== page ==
San Francisco Bay Area Independent Media Center
The San Francisco Bay Area Independent Media Center, commonly known as Indybay, is the San Francisco Bay Area branch of the Independent Media Center, an all-volunteer organization which operates a community news website, Indybay.org, and in June 2004, began publishing a free news magazine, Fault Lines.
Indybay was established in early 2000; the domain name was registered on March 23, 2000; and by August 23, 2000, the website was online and functional.
Indybay was initially closely tied to Media Alliance, a San Francisco-based media resource and advocacy center for media workers, non-profit organizations, and social justice activists. One early Indybay project was a page exposing bad landlords. Another event that helped pull in many early Indybay volunteers was the National Association of Broadcasters (NAB) Conference that took place in September 2000 in San Francisco. Indybay soon broadened its coverage. Local labor struggles, forest activism in Northern California and police brutality were quickly a focus of the early site. After 2001, Indybay developed more of a focus on antiwar protests and immigration issues. In 2002 new pages were added focusing on LGBT issues, Women's Rights, Local Electoral Issues and specific international conflicts.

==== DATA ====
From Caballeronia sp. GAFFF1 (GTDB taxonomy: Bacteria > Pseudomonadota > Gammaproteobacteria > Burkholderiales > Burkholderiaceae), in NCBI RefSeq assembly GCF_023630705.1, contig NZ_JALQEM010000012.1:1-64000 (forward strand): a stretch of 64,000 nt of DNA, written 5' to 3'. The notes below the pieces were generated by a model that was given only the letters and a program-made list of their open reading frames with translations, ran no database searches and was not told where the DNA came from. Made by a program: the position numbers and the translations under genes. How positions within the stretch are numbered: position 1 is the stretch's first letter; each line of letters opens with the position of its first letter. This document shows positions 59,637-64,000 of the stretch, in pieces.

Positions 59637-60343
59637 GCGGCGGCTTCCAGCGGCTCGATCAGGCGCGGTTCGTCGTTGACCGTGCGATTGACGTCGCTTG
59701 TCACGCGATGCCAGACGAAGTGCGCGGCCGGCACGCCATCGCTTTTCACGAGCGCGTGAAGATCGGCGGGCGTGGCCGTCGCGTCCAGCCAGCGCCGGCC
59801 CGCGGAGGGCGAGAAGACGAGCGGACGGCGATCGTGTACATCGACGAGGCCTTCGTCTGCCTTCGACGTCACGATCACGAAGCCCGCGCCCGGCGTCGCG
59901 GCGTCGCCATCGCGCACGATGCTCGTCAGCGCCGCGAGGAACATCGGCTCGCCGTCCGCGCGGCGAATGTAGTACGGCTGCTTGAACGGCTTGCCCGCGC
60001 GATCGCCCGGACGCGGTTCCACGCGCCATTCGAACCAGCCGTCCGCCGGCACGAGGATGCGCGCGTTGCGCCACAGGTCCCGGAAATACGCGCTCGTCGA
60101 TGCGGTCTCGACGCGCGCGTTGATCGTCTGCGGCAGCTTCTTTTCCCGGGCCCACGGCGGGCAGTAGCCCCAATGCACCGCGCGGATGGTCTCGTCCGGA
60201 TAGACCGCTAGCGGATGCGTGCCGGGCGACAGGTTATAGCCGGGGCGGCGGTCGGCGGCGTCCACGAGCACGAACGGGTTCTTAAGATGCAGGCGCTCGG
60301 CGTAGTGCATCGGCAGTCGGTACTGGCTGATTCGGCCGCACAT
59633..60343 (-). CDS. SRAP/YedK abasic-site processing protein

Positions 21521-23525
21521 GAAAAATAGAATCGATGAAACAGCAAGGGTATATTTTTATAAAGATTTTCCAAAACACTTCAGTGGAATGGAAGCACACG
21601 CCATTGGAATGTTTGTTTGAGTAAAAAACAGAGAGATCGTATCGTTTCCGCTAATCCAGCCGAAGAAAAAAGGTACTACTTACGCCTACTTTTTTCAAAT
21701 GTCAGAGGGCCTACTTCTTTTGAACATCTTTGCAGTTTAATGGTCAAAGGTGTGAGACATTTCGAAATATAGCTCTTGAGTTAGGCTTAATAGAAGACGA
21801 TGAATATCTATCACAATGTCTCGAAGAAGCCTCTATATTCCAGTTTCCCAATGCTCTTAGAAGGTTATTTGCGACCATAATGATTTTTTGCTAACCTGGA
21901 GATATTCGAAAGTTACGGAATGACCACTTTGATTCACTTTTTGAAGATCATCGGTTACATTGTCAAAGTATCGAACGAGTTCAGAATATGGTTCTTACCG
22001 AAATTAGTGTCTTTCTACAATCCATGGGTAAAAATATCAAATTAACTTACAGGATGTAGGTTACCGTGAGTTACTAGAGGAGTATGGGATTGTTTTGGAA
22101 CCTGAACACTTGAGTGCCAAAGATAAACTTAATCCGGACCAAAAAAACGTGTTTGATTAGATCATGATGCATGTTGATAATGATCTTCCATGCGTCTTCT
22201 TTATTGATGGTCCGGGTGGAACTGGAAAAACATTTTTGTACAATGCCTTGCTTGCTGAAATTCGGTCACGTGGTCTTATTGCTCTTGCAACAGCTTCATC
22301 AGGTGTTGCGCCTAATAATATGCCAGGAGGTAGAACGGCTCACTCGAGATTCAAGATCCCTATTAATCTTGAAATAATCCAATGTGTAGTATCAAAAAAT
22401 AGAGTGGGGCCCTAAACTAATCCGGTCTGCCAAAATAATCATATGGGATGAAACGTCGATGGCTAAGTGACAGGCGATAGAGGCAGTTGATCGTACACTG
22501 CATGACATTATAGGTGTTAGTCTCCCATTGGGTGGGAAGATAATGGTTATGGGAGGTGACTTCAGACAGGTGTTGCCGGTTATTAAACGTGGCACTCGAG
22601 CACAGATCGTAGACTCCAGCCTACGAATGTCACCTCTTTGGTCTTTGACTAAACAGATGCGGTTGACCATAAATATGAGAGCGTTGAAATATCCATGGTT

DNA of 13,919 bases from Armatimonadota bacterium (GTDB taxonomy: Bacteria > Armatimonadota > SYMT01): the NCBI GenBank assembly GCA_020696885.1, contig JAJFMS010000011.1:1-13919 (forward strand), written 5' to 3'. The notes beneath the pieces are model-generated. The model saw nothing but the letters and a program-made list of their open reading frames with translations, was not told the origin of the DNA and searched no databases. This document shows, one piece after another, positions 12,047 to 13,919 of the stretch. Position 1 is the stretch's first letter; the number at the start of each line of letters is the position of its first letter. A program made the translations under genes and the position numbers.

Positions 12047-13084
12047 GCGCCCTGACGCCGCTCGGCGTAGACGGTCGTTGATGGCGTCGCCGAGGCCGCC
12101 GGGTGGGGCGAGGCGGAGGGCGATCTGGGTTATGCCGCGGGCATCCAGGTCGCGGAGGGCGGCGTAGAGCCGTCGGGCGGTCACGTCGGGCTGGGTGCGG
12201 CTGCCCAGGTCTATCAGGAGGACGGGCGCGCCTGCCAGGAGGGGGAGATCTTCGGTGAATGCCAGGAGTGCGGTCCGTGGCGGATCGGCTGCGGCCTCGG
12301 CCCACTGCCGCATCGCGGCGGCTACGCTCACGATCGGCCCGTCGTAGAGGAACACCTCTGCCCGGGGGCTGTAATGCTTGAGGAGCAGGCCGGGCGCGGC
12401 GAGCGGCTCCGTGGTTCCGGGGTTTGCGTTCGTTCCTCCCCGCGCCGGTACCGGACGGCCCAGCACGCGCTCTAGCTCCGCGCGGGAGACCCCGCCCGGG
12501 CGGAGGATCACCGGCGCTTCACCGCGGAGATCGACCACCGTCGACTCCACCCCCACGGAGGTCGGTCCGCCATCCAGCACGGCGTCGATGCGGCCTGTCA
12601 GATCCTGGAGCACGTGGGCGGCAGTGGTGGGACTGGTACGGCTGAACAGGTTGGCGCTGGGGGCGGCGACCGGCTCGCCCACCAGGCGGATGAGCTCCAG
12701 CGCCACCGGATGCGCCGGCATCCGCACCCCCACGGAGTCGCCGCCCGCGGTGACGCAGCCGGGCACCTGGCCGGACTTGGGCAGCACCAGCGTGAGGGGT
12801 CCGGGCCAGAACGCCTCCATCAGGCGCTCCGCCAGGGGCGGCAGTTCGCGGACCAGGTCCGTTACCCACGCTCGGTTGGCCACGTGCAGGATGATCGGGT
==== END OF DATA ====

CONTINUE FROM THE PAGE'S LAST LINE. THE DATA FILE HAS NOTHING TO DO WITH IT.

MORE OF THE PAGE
Animal Liberation was added as a page a year later. In 2004 Regional Pages were added and the Central Valley became a page partly run by its own collective. Santa Cruz Independent Media Center started as its own separate site, but regionally integrated with Indybay in January 2006 as an autonomous page run by its own collective. Local reporters regularly post from the South Bay, the North Bay and the North Coast.
Fault Lines is a free newsmagazine published by Indybay. It is produced and distributed by an all-volunteer collective. The first issue was published in June 2004.
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